Asura believed in this lie.  Asura believed that self-worship is the better choice.  He believed it so strongly in fact, that his wrath could not be satisfied until the alternative to self-worship has been crushed and destroyed.  The propitiation of Asura’s wrath is the murder of God Almighty.  This is the incredulity of man’s self-idolatry – God has to die so that man can be God in his own eyes. If that cannot be attained, he will forever rage against God, His will and His purposes.

As Christians, do we realize that each time we sin, we are affirming the lie?  Do we realize that sin is us saying that we refuse to accord God his proper place in our life, but elevate ourselves to God’s place?  Do we realize that each time we sin, we murder God in our hearts?

Asura punches the God who created him.  We do the same each time we sin.

How grateful we ought to be that, unlike Asura’s wrath, God’s wrath has already been propitiated by the death of Christ on the cross (1 John 4:10).  For without this grace, we would surely perish for our insolence (Matt 10:28).

[For a different take on Theology and Asura’s Wrath, see Nick Dinicola’s article at PopMatters.com. ]

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5 thoughts on “The Propitiation of Asura’s Wrath and the Greatest Lie Ever Told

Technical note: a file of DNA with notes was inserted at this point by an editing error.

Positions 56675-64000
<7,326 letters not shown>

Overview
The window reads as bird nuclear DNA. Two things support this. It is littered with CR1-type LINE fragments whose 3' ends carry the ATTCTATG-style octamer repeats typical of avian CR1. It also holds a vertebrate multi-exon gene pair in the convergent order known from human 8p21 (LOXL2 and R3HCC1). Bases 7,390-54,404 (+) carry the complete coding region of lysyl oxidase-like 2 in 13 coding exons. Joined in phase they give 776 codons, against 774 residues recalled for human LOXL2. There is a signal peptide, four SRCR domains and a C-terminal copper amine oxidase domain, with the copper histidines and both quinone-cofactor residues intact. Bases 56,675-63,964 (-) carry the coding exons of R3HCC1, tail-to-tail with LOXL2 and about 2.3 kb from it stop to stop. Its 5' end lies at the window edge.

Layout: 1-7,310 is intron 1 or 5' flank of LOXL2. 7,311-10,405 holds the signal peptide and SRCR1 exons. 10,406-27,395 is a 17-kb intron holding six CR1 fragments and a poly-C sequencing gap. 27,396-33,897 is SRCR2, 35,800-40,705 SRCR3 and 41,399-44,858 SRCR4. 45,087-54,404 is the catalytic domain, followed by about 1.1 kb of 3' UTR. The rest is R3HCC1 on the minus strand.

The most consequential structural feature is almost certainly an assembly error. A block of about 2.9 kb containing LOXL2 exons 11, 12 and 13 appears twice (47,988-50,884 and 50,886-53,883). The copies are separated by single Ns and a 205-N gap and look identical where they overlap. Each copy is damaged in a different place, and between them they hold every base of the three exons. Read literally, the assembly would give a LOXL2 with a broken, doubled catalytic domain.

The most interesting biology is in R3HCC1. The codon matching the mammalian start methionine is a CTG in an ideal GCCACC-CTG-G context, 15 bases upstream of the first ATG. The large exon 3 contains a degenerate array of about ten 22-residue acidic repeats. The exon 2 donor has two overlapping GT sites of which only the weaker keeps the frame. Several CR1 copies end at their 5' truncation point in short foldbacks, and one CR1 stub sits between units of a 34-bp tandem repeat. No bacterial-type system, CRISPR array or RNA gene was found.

1. Dude, you need to stop using God as a crutch and start claiming ALL the responsibility for your actions. Asura killing Chakravartin is symbolic of man’s evolution towards freedom. You may think that humanity will destroy themselves if left to their own devices, and you may in fact be right. But it is my personal belief that an ideal like freedom is worth attaining no matter the risk. However, if you want freedom you have to take the good with the bad. Dividing the blame for the sins you commit between you and God is a cop out. I wouldn’t want to have to worship a Creator that keeps himself hidden and sits on the sidelines while we scurry about in our little ant farm. We’re responsible for the choices we make. Since God never directly steps in, we as a species need to quit being pussies and own up to our mistakes.